Everyone is talking about how things will be. How will they be? I have no idea. What I do know is that people are afraid, which makes them very hungry. Some also feel the need to explain why they’re not following the usual courtesies. Some observations made today, Day 7 of the pandemic:
A man scanning the empty aisles of our largest neighborhood grocery store, “I guess I better come early in the morning. They clear the shelves by afternoon.” Indeed, all the raisins are gone. Ditto the Goya beans, my favorite. Ah! I snag a box of golden raisins, pushed to the back of the bottom shelf. Who are “they,” I wonder, and where are “they” putting all of this food?
Pet food, fully stocked. Should I worry about the cats and dogs? My staple Earl Grey tea, all brands. Gone. And I thought I was surrounded by coffee drinkers.
The checker at the same grocery store. He’s about 18. I try to make him laugh by asking where all the groceries were going. I get a smile as he shakes his head. “I don’t know. Don’t they know things go bad?” Together we wonder when we’ll all settle down, perhaps to a very large shared meal with lots of beans and raisins.
A woman opening the door of the UPS Store with her elbow as I approach sheltered behind a 36-in by 36-in box (the lamp my sister has rejected which I couldn’t return to the store which had closed overnight from the day I called to see if they were open): “I’d open the door for you except for this coronavirus thing.” The door closes just as I reach it. I’m impressed that she explains her actions to me.
Is it time to shop online? Should I worry about the environmental implications of paying Amazon Prime $13/month to bring me tea and raisins instantaneously? What about all those young delivery people who have no health insurance? Perhaps a victory garden in the flower pots on my balcony would work.
Like Scarlet O’Hara, I vow to think about it, not tomorrow, but next week when I run out of greens.
Take care. Be safe, and yes, if at all possible, stay home.
Five business leaders walked onto the stage of the Texas-EU Summit to talk about managing transatlantic businesses. Two run European units based in the United States; two developed European units of U.S. practices; and one has done it all. Four wore stilettos.They didn’t have much time, and they had something to say. Not one wanted to be called out for her gender, and not one considered that remarkable.
The hardest thing: Finding and keeping talent
Without question, the biggest challenge confronting a European company in the United States is finding and retaining talent. “Americans’ resumes look great, but you have to train them,” said Belen Marcos, president of Cintra US, one of the world’s largest private developers of infrastructure. Marcos, an engineer by training, noted that in Europe educational credentials are paramount. Americans job-hop more than European hires. They tend to specialize and resist working in areas outside their specialty.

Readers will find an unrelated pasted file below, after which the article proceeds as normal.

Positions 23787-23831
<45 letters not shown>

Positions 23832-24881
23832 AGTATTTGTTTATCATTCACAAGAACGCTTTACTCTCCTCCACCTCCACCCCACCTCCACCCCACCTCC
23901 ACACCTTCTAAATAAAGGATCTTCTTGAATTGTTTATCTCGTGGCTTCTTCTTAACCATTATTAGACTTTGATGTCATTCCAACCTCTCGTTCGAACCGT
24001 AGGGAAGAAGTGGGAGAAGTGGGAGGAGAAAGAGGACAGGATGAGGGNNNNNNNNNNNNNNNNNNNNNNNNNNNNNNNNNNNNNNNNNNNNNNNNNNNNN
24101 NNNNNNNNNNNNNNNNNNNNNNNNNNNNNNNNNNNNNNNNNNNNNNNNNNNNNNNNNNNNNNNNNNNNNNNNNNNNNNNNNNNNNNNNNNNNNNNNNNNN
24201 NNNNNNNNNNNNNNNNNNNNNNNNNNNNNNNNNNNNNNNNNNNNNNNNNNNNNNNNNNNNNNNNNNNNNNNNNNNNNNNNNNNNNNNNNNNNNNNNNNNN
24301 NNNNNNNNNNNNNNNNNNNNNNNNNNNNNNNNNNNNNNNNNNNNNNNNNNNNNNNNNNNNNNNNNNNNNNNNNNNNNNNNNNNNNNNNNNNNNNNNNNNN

“Europeans are generalists. They expect to do many different jobs.”
Belen Marcos, president, Cintra US
Navigating European statutory regulations
Disruptive business models challenge both business and cultural norms. Consider the vacation rentals that have turned many traditional neighborhoods into latchkey hotels. Cristina Silingardi, a Brazilian with deep finance experience, helped Austin-based HomeAway successfully navigate the sticky process of integrating acquisitions in both Spain and Brazil.
“Understand the statutory regulations before you do business … It went off without a hitch.”
“Contracts are part of the law in Europe,” said Liz Wiley, an attorney and partner, Grable Martin Fulton PLLC. who specializes in intellectual property.
“Very little if anything can be negotiated (in Europe). Expect negotiations to take much longer.”
Belen Marcos, president, Cintra US
Marcos knows a thing or two about the subject. Her company Cintra is part of the Spanish infrastructure provider Ferrovial. She and her team negotiate the construction and long-term management of roads, airports and concessions, many of which are public-private partnerships.
Codes vs. negotiation. Consider privacy.
Europe is not a monolith. Both EU and country-specific regulations come into play when determining who owns what. For example, “the EU has the General Data Protection Regulation (GDPR), but France has its own data protection authority, the CNIL, which handles GDPR complains and defends the French position with GDPR-related issues,” said Wiley
“The United States is not a code country,” commented Wiley, “We make our own deals.”
Liz Wiley, partner, Grable Martin Fulton PLLC
Wiley, whose practice includes both French and American startups, recommends first filing for U.S. patent protection, then filing in other countries to ward off infringements.
Soft skills matter
“When in doubt, err on the side of formality,” advises Wiley. And in the hurley-burley world of entrepreneurs, she recommends oral presentation training for cautious French startups that compete in the winner-take-all American pitch culture.
Sharon Schweitzer’s company, Access to Culture, cross trains business people to be effective in other cultures. Recounting an incident where two older Czechs silenced their giggling younger colleagues with a steely glare, Schweitzer said the significance of a seemingly minor incident caught her by surprise.